Where, we might ask, is the goat going? There is an emphasis on the word wilderness, midbar. Three times we are told in Leviticus 16 that the goat was sent in the wilderness to meet Azazel (vs.10,21,22). This reminds us that Yeshua was Himself sent into the wilderness to confront Satan. Mark opens his book with this information. We read in Mark 1: 13, “And He was in the wilderness forty days being tempted by Satan; and He was with the wild beasts, and the angels were ministering to Him”. The words wild beast is one word in Greek, therion, often describing evil spirits and used in Revelation to describe the devil as the wild beast that comes out of the abyss in Rev. 11:7. This same word is used for the Antichrist in Revelation 13:1 when John saw a beast coming up from the sea.
So, the wilderness is where Yeshua was sent to confront Satan, the Azazel. And so we have in Leviticus 16, God, Azazel and the Goat; God, the devil and Yeshua who is our Mediator.
In Deut. 18: 15, 18b Moses prepared us to meet and to recognize this Messianic figure. We read, “The LORD your God will raise up for you a prophet like me from among you, from your countrymen, you shall listen to him, …and the LORD said, “It shall come about that whoever will not listen to My words which he shall speak in My name, I Myself will require it of him”.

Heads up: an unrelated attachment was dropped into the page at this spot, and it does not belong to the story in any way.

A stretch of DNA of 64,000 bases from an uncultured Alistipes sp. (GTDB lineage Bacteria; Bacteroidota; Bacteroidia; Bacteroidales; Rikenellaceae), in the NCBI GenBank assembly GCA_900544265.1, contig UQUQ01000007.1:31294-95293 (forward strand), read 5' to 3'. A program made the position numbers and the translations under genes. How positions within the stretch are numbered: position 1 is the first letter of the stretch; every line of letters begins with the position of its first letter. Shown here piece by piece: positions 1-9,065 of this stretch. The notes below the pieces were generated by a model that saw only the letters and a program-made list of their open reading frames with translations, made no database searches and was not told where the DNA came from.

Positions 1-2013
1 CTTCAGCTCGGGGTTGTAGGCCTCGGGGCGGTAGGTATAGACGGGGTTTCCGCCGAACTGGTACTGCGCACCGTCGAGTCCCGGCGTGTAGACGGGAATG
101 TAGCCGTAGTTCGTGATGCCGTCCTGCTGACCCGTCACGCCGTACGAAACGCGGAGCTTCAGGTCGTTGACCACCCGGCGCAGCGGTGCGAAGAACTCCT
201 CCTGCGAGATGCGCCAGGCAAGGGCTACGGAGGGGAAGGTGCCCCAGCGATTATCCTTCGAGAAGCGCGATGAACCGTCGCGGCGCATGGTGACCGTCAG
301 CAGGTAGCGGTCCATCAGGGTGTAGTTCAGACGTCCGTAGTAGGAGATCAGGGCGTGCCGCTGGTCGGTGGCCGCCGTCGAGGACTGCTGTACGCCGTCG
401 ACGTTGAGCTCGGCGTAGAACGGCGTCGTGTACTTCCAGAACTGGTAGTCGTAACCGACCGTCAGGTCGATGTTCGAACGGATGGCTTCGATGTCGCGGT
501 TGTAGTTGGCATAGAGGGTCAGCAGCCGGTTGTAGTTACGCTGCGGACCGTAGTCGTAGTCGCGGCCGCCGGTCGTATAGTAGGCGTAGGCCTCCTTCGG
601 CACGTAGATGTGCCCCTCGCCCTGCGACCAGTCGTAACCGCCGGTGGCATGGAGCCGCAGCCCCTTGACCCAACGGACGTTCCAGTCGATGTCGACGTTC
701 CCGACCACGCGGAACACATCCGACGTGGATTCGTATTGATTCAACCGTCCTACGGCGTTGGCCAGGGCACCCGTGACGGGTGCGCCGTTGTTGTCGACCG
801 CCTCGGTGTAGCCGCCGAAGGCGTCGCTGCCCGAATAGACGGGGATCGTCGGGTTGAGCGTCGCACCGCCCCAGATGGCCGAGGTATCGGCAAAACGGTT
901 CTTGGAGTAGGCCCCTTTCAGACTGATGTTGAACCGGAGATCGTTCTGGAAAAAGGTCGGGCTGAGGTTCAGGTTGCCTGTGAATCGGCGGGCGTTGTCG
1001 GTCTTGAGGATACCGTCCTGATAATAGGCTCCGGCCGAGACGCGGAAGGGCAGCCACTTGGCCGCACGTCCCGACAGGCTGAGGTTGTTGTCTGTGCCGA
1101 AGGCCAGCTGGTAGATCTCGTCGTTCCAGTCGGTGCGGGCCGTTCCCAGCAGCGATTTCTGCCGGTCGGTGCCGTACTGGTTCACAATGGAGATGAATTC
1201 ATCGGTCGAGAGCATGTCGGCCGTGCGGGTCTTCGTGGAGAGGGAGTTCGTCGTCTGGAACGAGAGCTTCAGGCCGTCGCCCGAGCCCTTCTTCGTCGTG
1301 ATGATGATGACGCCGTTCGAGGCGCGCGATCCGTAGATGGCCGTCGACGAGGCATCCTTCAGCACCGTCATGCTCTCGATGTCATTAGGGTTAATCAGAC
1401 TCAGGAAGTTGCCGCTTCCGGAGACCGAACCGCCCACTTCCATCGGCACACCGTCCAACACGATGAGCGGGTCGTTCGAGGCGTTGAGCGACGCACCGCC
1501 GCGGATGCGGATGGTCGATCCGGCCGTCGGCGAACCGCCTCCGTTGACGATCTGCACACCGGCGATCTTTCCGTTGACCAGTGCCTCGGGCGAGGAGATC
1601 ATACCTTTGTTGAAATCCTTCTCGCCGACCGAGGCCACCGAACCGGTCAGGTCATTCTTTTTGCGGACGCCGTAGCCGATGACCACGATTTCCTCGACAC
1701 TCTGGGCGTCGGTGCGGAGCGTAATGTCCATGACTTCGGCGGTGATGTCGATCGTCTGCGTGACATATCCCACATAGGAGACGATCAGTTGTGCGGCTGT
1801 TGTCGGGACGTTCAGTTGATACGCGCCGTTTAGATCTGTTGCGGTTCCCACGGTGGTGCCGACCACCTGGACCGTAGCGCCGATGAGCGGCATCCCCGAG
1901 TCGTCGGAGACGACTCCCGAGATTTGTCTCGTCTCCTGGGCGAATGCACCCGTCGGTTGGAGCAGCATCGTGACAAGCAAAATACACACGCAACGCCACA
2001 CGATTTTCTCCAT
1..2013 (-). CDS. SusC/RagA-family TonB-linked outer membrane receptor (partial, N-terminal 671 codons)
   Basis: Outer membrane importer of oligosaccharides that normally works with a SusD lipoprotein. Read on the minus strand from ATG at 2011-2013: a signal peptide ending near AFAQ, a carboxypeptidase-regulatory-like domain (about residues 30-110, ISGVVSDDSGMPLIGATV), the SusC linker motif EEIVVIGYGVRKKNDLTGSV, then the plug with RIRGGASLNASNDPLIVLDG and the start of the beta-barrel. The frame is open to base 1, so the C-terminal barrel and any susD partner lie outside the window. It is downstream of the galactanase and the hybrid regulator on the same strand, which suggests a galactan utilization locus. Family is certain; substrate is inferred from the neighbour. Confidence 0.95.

If Moses and Aaron were, and by their own admittance, not good enough to save Israel, another would then be needed; and this one is Yeshua, the Messiah.
The Torah gives us another great connection with the goat. The word for this particular goat for Yom Kippur is the combination of two words; שִׂעֹיר עִזִּים (Sahir Rizim), the male-goat. The first time this one is mentioned in the Bible is in Genesis 37:31. When a Hebrew word or combination of words is used for the first time in Scripture, we look to see a deeper meaning.
Gen. 37:31 says, So they took Joseph’s tunic, and slaughtered a male goat and dipped the tunic in the blood. Joseph was a type of the Messiah. Out of jealousy, his brothers sold him to strangers and dipped his tunic into the blood of a male-goat to make Jacob believe that he died. But Joseph rose, forgave his brothers and at the end saved them from famine.
This is what Yeshua will do in the end. He not only really died for His people, but for all people and though now He is despised and rejected, One from whom many hid their faces, He is the Mediator who will forgive. Leviticus 16 cries out for everyone to see Him. At Yom Kippur we see that Yeshua is both the High Priest and the sacrifice, not only the goat, but all other sacrifices combined.
And these truths are emphasized in the Brith Chadasha, and especially in the Book of Hebrews where the word High Priest is mentioned 16 times and always points to Yeshua. For it was fitting for us to have such a High Priest, holy, innocent, undefiled, separated from sinners and exalted above the heavens; who does not need daily, like those High Priests, to offer up sacrifices, first for His own sins and then for the sins of the people, because this He did once for all when He offered up Himself. Hebrews 7:26-27
Considering the great difficulties of the priests and the High Priest to fulfill their tasks, now that there is no temple, no functioning priesthood, the office of High Priest is now fulfilled by the Messiah Yeshua.